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opera 1

Jill Steinberg

“Death and the Powers” features robotic technology such as this musical chandelier, made of Teflon strings and electromagnets, designed to move and change shape.


Will machines get smarter than people? New opera sings the question

by Lindsey Valich
March 03, 2011


opera 2

Jonathan Williams

The opera uses  “disembodied performance” in which actors’ movements and gestures are recorded and embodied in the sounds, lights and objects on stage.

IBM’s super computer Watson made history recently when he became the first robot to defeat human contestants on the game show Jeopardy.

Watson, a marvel of technology as he quickly and simultaneously formulated math algorithms into coherent answers, raced against the split seconds those synapses take to connect in the human brain.

Is this only the beginning of robots dominating humans? The duel is already opera.

The Chicago Opera Theater will present Tod Machover’s “Death and the Powers” next month, with robots and other robotic technology raising some of these same questions about the future of humans versus machines.

The opera tells the story of Simon Powers, a man obsessed with perpetuating his existence even after the death of his body. In order to ensure his legacy, Simon constructs what he calls “The System,” which allows him to download his memories and his very self in order to remain present in the physical environment after he dies.

Once Simon succeeds in immersing himself in The System, the actor playing Simon is relegated to an off-stage role while the sounds, lights and objects in the opera take on Simon’s characteristics.

“I think it’s speaking to some hopes for the future in terms of how these technologies will eventually give us better abilities—unknown abilities—and extended lives and also a whole set of anxieties that people have about how this will play out,” says Machover, an MIT Media Lab professor, who gave the insider’s view of his opera at a panel discussion at Northwestern University on Wednesday.

In a technique Machover calls “disembodied performance,” software specifically designed for the opera measured the singing, gestures, breathing, muscle movements and other aspects that relate to various actors’ performances. These measurements then became translated into the pulsating lights, music and movements of objects on stage so these objects become living versions of Simon himself.

“It’s about representing the subtle things about a person’s presence without them actually being there,” Machover says.

The opera includes a chorus of robots and a musical chandelier, made of Teflon strings and electromagnets, designed to move and change shape with the narrative of the play.

The absence of a human actor in favor of technology is one of the opera’s major themes, besides being a characteristic of the opera itself.

“A lot of people are anticipating this kind of future,” says Malcolm MacIver on the prospect of technology replacing human ability. MacIver is associate professor of biomedical engineering and mechanical engineering at Northwestern University. “There is a lot of anxiety about these technologies as well.”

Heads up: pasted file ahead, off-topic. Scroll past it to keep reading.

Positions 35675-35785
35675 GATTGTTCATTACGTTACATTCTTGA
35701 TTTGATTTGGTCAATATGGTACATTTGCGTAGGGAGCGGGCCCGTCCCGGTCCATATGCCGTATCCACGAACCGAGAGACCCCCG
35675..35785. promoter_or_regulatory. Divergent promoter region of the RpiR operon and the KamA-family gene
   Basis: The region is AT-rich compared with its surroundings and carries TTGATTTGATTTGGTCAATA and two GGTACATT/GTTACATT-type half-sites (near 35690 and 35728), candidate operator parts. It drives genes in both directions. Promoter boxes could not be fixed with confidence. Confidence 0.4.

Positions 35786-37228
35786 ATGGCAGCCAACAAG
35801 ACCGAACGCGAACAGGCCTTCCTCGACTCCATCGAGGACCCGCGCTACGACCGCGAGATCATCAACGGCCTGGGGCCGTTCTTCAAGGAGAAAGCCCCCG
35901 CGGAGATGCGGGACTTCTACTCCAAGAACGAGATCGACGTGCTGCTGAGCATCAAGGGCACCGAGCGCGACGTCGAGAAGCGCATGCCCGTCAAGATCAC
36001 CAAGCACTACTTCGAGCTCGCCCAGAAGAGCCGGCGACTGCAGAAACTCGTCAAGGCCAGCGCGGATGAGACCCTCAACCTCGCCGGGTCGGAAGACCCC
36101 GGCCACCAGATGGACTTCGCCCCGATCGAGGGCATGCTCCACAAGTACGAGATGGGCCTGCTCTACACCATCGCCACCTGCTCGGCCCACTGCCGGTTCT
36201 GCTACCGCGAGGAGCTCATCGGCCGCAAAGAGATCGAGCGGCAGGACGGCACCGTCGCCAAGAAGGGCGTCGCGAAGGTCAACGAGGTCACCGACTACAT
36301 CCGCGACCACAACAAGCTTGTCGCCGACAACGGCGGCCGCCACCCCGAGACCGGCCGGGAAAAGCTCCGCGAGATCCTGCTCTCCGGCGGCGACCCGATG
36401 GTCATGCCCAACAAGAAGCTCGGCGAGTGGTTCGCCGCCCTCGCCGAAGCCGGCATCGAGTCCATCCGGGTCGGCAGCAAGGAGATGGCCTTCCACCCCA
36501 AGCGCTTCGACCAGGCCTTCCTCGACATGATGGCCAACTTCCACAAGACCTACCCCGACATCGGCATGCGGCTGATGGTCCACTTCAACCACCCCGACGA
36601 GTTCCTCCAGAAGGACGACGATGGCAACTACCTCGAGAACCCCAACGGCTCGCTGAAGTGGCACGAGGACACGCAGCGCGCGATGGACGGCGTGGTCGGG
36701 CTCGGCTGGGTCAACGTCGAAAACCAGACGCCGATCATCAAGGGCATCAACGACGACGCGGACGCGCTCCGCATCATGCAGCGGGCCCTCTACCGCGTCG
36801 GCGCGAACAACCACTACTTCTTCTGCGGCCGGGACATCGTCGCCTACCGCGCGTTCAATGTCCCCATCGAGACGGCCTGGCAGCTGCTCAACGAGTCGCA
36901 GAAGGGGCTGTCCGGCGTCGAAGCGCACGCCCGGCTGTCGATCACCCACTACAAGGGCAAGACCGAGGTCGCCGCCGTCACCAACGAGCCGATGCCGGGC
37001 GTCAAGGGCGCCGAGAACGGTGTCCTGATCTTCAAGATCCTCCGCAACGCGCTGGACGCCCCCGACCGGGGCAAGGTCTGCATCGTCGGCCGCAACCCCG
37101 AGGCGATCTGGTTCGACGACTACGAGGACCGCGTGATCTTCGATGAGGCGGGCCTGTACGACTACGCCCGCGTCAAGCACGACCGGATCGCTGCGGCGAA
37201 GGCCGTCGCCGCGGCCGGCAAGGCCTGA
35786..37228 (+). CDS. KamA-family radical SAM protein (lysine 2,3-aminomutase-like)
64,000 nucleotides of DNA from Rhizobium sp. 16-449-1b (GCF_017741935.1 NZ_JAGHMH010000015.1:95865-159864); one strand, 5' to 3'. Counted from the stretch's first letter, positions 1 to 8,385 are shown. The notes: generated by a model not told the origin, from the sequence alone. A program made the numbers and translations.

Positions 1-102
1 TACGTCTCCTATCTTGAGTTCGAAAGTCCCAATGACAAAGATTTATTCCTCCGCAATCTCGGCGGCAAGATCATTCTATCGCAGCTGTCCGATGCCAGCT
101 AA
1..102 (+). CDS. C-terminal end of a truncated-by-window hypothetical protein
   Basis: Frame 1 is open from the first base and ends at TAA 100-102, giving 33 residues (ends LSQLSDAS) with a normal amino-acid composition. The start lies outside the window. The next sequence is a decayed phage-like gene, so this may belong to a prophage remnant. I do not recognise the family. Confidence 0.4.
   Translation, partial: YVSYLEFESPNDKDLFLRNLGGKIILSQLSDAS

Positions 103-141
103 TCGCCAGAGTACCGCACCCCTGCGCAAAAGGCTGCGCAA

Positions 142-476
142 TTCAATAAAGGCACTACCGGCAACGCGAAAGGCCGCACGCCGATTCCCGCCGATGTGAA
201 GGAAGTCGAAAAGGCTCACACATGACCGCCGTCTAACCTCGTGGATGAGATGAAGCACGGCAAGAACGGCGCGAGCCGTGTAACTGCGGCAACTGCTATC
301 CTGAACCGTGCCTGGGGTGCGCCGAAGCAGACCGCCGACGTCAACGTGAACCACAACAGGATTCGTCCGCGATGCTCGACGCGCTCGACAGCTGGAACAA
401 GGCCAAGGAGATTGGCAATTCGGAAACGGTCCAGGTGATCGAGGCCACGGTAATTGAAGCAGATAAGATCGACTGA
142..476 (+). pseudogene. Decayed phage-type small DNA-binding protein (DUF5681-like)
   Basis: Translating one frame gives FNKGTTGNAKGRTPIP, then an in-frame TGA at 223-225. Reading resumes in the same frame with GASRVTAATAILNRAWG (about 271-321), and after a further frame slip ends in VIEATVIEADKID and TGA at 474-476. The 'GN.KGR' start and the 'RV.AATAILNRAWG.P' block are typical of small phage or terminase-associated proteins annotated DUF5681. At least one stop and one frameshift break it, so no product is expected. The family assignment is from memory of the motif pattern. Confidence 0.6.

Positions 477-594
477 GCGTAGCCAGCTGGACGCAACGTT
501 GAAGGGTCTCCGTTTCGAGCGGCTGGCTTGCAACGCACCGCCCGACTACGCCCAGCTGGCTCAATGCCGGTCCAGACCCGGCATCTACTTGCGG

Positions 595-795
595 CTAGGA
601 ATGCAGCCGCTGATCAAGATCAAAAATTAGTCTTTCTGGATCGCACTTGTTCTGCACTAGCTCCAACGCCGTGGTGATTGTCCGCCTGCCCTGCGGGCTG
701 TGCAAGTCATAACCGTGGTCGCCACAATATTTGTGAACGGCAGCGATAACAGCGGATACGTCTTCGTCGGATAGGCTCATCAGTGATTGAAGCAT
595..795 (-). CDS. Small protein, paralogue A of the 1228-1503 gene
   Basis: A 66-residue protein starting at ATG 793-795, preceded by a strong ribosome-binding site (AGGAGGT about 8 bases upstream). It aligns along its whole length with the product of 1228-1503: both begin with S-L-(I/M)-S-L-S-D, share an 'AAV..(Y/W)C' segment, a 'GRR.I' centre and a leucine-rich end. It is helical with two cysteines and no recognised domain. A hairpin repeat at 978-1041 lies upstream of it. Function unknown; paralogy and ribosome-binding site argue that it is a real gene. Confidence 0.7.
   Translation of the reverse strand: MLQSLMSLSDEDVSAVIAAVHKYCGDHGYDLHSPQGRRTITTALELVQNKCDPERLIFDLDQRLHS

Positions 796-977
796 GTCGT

One person anticipating this future is inventor and futurist Raymond Kurzweil. Time magazine profiled Kurzweil in February about his theories that by 2045 computers will be more intelligent than humans. Kurzweil predicts robotics will transform our bodies, minds and humanity as a whole, allowing us to live much longer.

Theorists refer to this transformation of our species as the “singularity,” a physics term, according to the article, that refers to a point in space-time in which the rules of ordinary physics do not apply.

Computers are rapidly becoming more sophisticated, according to Kurzweil. Soon they will surpass humans in the ability to perform functions - such as answering questions on Jeopardy. Someday, they may create works of art and even make ethical decisions, he said.

Kurzweil’s estimate of 2045 is way too soon for the singularity to occur, says Machover, although he does admit that “Death and the Powers” presents the issue of this point in the future.

But Machover says his opera is more about death than immortality.

“I wasn’t so much thinking about living forever, I was thinking about the opposite which is mortality,” Machover says. “So, to me, the opera is about all of our desire to live forever and the fact that you know that it’s probably not going to happen.”

Despite the fact that Machover’s opera presents an idea of a future in which our minds can be downloaded, this concept of the singularity presents philosophical and environmental problems as well.

“Here we have these long-time horizons and dreams of uploading what-not, but in the meantime environmentalists have shown that we’re exceeding three of ten planetary boundaries for sustainable human existence and are rapidly encroaching on several others,” MacIver says.

Instead of focusing on our immortality, Machover says, we should focus on living our best lives in the present.

“The texture of our lives is not the actions and it’s not the words,” he says. “It’s all of the thoughts and all the parts of thoughts that are in your mind at all times. And that’s to me what the opera is all about. It’s about how ephemeral our lives are and how important it is to try to transmit between people what the essence is."

Machover's philosophy is direct. "I'd much rather think about how we can use our skills to enrich the rest of our lives rather than a few of us live forever.”

“Death and the Powers” will be at the Chicago Opera Theater on April 2, 6, 8 and 10. Tickets can be purchased at http://www.chicagooperatheater.org.